Starting in early June, firefights broke out among the armed neighborhood militias in Port-au-Prince, Haiti’s capital, with the cops sometimes participating when their precincts were attacked. When it became apparent that some of these militias had more fire power than the security details in wealthy neighborhoods, a general panic set in. (Haïti Liberté, June 2)
In that period, nine police stations were attacked, with weapons stolen and a Haitian police inspector killed. According to a National Network of the Defense of Human Rights recent report, over 30 cops have been killed in fighting since the beginning of the year. (Miami Herald, June 15)
There are shifting alliances between these groups. Some of them appear to have ties to the cops, since they have uniforms, body armor, communication devices and weapons used by the National Police of Haiti. Some of them engage in kidnapping and other forms of extortion; others are mainly intended for neighborhood defense.
A lot of the fighting took place in the southern area of Port-au-Prince, leading thousands of families to take refuge in the sports stadium in Carrefour, south of the capital city, at the invitation of Mayor Jude Édouard Pierre. According to UNICEF, nearly 8,500 women and children have had to flee their homes in the last two weeks, while about 600,000 people throughout the country have been impacted by the fighting.
There is another situation impacting the Haitian economy. Electricity of Haiti (EDH) is the national supplier of electric power with a major hydroelectric installation at Péligre in central Haiti near the Dominican Republic’s border. EDH has not been able to meet Haiti’s need for electricity.
Since June 15, some of EDH’s security guards have been occupying the plant and preventing needed repairs from being done. They are upset, since a corruption scam developed by these guards, which involves “ghost” employees, was uncovered. (Alter Presse, June 18)
COVID-19 overwhelms hospitals
As of June 10, public health officials claim Haiti has registered 16,662 infections and 358 deaths from COVID-19, in this country of 11.5 million people. These figures don’t reveal the full measure of the crisis. Almost every day hospital representatives in Port-au-Prince state on the radio that their facilities are full, and they have run out of oxygen and do not have room for more patients, even though most of them have financial means.
As of June 19, it doesn’t appear that the Haitian public health system has provided even one vaccination. The members of the elite who have cash, visas and foresight have flown out of the country to get their protective jab. But many others, even those among the elite who lack these resources, have caught COVID and have died, report obituaries.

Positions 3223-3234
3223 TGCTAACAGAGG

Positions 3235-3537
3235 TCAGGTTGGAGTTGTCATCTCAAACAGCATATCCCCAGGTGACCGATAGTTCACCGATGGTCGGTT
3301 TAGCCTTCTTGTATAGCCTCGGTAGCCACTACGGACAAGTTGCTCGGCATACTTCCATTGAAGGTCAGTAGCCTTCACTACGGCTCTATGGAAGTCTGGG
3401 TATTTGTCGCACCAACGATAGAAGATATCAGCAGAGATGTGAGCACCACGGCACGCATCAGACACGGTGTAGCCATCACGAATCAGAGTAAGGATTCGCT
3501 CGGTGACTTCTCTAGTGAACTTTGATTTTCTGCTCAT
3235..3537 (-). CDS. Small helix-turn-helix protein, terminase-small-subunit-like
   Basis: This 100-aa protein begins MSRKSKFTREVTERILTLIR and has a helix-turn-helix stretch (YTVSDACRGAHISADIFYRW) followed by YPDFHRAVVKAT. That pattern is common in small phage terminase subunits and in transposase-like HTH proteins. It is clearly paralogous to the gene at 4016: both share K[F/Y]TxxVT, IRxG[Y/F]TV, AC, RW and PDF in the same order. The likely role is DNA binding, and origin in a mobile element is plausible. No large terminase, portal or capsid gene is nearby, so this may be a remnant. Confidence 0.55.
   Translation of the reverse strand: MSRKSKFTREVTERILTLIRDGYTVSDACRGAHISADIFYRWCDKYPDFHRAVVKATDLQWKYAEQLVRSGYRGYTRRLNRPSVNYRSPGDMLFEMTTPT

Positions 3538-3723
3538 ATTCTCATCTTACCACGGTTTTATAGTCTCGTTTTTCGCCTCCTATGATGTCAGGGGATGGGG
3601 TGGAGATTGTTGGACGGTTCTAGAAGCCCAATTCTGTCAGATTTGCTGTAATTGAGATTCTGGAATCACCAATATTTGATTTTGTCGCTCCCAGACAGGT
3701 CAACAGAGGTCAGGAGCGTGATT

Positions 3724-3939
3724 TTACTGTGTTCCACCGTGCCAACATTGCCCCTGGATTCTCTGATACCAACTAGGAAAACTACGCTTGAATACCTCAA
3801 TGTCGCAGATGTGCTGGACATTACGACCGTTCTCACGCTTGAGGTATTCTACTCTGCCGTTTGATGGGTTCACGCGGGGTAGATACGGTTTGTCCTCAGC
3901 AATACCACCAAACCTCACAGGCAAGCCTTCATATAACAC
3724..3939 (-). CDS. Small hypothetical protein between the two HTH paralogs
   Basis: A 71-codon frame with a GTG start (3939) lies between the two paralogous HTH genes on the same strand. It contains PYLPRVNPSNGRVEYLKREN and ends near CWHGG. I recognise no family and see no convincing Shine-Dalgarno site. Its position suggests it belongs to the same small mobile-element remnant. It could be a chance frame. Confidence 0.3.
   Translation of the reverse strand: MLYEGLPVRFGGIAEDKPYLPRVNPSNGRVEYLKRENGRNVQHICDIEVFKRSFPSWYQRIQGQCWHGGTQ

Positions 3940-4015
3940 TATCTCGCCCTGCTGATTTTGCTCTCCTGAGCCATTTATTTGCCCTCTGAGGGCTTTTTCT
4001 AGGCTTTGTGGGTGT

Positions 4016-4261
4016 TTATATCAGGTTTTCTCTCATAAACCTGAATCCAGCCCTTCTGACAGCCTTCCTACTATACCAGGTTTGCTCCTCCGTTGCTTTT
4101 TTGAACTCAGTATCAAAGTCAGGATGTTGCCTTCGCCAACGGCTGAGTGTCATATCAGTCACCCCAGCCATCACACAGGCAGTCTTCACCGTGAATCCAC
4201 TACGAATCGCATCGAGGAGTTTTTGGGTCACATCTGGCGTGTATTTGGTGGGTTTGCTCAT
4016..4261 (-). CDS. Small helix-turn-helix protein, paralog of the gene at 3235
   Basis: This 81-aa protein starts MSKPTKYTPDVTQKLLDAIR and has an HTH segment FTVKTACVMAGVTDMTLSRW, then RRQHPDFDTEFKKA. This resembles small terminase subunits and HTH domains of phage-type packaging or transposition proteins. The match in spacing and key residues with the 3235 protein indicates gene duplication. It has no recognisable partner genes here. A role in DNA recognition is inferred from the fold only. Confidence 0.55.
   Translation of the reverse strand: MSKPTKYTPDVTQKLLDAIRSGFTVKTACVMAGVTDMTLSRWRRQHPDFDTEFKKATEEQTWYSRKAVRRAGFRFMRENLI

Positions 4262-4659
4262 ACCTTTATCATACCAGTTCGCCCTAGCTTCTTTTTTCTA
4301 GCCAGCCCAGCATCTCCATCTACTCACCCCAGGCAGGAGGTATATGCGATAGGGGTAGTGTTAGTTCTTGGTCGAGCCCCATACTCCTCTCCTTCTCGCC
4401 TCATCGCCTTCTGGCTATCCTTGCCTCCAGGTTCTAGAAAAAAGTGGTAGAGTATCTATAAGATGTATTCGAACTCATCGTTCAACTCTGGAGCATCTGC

Additionally, the fighting in Port-au-Prince has created obstacles to supplying hospitals with oxygen. A tank only contains enough oxygen for four hours of use. Tanks have to be refilled from a central facility.
“As a vital part of our commitment to share at least 80 million safe and effective COVID-19 vaccines, the Biden administration is actively engaging with Haitian government officials on how to get vaccines to Haiti as soon as possible,” a White House official told the Miami Herald June 15. But “no plans have been finalized.”
Since the U.S. government owns all the COVID-19 vaccinations produced in the U.S., Haiti is unlikely to get any vaccines without Washington agreeing to the transfer. Apparently, U.S. government officials arrogantly say they don’t have confidence that Haiti’s health care system is capable of distributing vaccines. But Washington could offer assistance to Haiti, the most oppressed country in the Western Hemisphere!
But will the U.S. provide help? The long history of U.S.-Haiti relations illustrate that the world’s richest country won’t lift a finger to aid the island nation’s health care system.
Given that Haiti has not even started to rebuild the main public hospital in Port-au-Prince which was destroyed in the 2010 earthquake, it’s highly unlikely that the country can improve its public health system enough to satisfy U.S. requirements. Notably, while the U.S. has taken Haiti’s resources for decades and superexploited its workforce, Washington has not provided the kind of help that Haiti needs.
Yet socialist Cuba has provided exemplary medical aid and health workers to assist Haiti! Former Haitian president and popular mass leader, Jean-Bertrand Aristide, will be treated for COVID in Cuba.
U.S. overt and covert control of Haiti
If push comes to shove, if U.S. imperialism’s interests are directly challenged or imperiled, military force is used. But given the current international climate, the U.S. prefers a proxy force. For example, after the U.S. occupied Haiti in March 2004, a U.N. force called MINUSTA replaced the U.S. soldiers three months later.
But the U.S. has other subtler tools of control. Fully one-third of Haiti’s gross domestic product comes from remittances sent from the U.S. by Haitians who are supporting their families or friends.
There are 150,000 Haitians living in the U.S. who benefit from “Temporary Protective Status” visas, which are dispensed to allow citizens from a distressed country to remain and work here. While the previous administration sought to end TPS for Haitians, the Biden administration extended these visas for 18 more months May 22.
If the U.S. seeks to put more subtle pressure on Haiti, Washington can either slow down or stop remittances or remove TPS visas behind the scenes. Either tactic is a painful blow aimed at the Haitian people.